Thursday, December 28, 2006

Veritas

HarvardThis forum and one of its affiliates, First Movers, receive a very large number of visitors seeking tips on how to get into law school. We evidently draw search engine hits through our constant chatter about the LSAT, the U.S. News and World Report rankings, and so forth. Most of the visitors to this site, at any rate, surely find themselves disappointed. MoneyLaw typically gives no advice on how to get into law school.

Harvard Law SchoolOn this occasion, we'll make an exception. Prettier Than Napoleon offers step-by-step instructions for students interested in "fool[ing] Harvard into letting [them] in":
[F]or those of us . . . who screwed around in high school such that we were only able to gain admission to a former men's college with bunker-like facilities and an institutional inferiority complex, the only way to fool Harvard into letting you in is by applying to a graduate program. I applied to the law school. The law school is where Harvard undergrads who aren't smart enough to hack it in the elite PhD programs go (ask any Harvard grad, even—especially—the ones at HLS), so already the competition slackens! Just follow these easy steps, and you too can have the privilege of attending one of America's most prestigious lawyer factories!

Step 1: Assemble a suitable transcript. Many people with more intellectual firepower than me allowed their college careers to be derailed by booze, women, or MMORPGs. But with judicious course selection and a little focus, you too can get the necessary A/A- average!

Step 2: Ace the LSAT. This is not that hard.

Step 3: Write a killer essay. This is especially important if you're a generic white male with a burgeoning beer gut from a populous state. Ideally, you should have some extracurricular activities you can write about, like how you went to the Middle East for a year to work for a charity that helps Israeli and Palestinian teens become friends, or how you spent the last decade in internal medicine. I wrote about how growing up surrounded by religious fundamentalists who passed out nails to small children to remind them of the crucifixion and violated the constitution left and right made me care about religious freedom. Admissions committees apparently like this stuff.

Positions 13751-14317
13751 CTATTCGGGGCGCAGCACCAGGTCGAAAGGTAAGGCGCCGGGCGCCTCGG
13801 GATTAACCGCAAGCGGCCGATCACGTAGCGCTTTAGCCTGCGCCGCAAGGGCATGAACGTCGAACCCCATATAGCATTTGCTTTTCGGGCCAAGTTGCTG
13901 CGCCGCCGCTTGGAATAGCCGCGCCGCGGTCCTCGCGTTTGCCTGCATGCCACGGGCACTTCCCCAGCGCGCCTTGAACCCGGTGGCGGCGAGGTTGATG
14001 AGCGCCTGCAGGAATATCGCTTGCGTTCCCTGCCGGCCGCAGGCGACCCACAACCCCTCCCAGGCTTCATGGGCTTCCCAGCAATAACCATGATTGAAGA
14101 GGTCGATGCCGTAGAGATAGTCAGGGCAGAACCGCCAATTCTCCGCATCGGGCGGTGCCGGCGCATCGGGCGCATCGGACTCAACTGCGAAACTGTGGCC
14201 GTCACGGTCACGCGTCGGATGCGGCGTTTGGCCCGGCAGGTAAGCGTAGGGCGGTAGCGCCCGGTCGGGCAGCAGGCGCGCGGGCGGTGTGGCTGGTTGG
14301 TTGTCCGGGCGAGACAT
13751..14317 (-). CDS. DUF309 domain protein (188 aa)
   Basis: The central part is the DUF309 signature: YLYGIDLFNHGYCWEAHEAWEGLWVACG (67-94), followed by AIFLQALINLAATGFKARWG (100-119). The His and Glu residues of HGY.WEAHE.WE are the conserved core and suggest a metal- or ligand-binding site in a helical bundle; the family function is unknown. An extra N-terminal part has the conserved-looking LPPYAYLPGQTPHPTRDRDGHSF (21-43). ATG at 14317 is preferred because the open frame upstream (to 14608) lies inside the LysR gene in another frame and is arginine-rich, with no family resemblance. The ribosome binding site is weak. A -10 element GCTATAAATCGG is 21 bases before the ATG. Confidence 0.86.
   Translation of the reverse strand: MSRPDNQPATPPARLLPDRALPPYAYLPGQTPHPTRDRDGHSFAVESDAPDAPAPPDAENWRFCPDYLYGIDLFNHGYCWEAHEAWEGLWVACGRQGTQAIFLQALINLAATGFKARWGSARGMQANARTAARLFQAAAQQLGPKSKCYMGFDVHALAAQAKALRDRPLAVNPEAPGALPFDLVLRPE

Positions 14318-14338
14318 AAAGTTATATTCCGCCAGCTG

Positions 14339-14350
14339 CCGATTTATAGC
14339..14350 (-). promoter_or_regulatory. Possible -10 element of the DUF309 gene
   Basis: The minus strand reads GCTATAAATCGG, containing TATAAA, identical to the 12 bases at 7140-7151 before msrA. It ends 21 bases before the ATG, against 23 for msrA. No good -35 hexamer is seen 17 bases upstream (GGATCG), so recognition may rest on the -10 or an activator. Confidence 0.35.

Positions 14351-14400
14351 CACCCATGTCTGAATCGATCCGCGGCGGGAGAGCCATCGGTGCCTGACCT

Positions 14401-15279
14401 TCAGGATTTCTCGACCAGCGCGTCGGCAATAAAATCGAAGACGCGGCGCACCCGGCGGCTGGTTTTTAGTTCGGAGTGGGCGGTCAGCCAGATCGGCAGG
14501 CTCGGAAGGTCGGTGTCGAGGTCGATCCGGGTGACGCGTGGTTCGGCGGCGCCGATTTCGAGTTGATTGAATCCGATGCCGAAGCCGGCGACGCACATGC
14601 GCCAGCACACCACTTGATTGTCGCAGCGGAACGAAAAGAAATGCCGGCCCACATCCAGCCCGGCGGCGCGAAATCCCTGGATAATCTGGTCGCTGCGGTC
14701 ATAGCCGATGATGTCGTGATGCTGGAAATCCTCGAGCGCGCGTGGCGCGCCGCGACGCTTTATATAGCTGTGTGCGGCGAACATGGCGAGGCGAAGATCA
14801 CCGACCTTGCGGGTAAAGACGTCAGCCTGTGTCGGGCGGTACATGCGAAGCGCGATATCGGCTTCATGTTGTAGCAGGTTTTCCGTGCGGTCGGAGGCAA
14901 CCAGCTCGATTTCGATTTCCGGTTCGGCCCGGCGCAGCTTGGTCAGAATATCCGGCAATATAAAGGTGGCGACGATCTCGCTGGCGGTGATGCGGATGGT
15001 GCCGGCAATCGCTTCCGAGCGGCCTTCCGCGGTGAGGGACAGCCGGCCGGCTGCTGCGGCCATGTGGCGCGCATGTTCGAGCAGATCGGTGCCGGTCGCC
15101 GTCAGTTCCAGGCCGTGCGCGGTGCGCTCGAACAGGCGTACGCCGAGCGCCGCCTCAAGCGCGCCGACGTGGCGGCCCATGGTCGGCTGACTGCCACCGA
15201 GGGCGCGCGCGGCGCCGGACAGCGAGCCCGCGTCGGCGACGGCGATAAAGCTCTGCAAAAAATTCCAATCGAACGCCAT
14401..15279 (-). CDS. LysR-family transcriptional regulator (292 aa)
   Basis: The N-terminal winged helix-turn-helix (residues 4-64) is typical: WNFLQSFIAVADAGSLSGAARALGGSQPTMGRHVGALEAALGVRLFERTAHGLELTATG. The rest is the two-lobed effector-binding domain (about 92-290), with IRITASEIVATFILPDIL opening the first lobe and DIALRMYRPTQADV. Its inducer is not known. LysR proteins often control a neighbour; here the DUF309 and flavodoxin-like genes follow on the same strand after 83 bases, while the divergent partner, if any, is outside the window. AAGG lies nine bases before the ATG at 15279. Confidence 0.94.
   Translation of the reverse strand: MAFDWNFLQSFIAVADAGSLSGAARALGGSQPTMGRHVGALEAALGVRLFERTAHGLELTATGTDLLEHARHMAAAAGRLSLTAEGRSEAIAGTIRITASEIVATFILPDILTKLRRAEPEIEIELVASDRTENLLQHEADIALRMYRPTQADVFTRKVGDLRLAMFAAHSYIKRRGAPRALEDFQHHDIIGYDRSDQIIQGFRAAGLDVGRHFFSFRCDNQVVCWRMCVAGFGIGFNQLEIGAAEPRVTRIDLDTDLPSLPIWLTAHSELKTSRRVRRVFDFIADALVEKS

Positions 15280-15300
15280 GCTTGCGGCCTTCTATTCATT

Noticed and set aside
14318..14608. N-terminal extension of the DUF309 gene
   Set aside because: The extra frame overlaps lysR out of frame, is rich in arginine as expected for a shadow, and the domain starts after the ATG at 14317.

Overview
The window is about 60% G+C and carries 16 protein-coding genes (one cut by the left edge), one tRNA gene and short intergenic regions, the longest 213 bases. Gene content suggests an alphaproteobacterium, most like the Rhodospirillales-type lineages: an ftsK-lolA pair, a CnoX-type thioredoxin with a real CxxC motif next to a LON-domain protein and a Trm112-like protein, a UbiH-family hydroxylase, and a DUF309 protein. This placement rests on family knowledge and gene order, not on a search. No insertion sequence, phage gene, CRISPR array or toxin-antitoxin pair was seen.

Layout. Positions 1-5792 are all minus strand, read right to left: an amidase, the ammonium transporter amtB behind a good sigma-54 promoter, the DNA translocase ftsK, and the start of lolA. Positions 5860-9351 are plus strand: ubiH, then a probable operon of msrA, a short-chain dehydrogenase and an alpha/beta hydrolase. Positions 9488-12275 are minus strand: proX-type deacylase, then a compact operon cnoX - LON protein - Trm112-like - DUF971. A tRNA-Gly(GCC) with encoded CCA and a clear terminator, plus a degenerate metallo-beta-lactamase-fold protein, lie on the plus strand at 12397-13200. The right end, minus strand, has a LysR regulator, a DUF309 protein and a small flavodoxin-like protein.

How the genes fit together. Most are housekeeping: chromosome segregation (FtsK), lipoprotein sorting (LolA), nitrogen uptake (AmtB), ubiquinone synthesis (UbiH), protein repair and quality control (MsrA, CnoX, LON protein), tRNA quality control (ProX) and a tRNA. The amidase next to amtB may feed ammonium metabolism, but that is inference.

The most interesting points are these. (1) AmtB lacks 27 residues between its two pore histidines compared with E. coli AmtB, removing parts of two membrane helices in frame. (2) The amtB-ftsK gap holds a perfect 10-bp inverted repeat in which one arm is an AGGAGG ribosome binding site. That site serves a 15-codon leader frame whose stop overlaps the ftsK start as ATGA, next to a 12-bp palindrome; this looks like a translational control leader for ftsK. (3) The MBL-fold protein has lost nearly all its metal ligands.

Step 4: Be a self-obsessed loser. If you were a self-obsessed winner, you'd be applying to Harvard Business School.
I know from personal experience that this formula worked twenty years ago. It's good to see that some things remain the same around ZIP code 02138.

DisclaimerHarvard bannersLike Amber, a.k.a. Prettier Than Napoleon, I must explain that her post and my decision to reproduce most of it here are offered in a facetious spirit. Two decades ago, I put enormous -- and grotesquely undue -- weight on getting into Harvard. As they say, be careful what you wish for; you'll surely get it. I now look back at Harvard and the other six years I spent in one form or another of organized higher education as one big, life-altering mistake. Since time travel and setting things right that once went wrong happen only in science fiction and legal scholarship, I've chosen to make the best of it. Sunk costs are just that, sunk, and regrets are for losers. So if you came here looking for advice, here it is: Go to Harvard, or any other law school, if the law calls to you as a career and as a way of life. Just make sure you are going for the right reasons, and not because of the way you think that a law school credential from Harvard or any other place might affect the way other people think of you. And that is Veritas.

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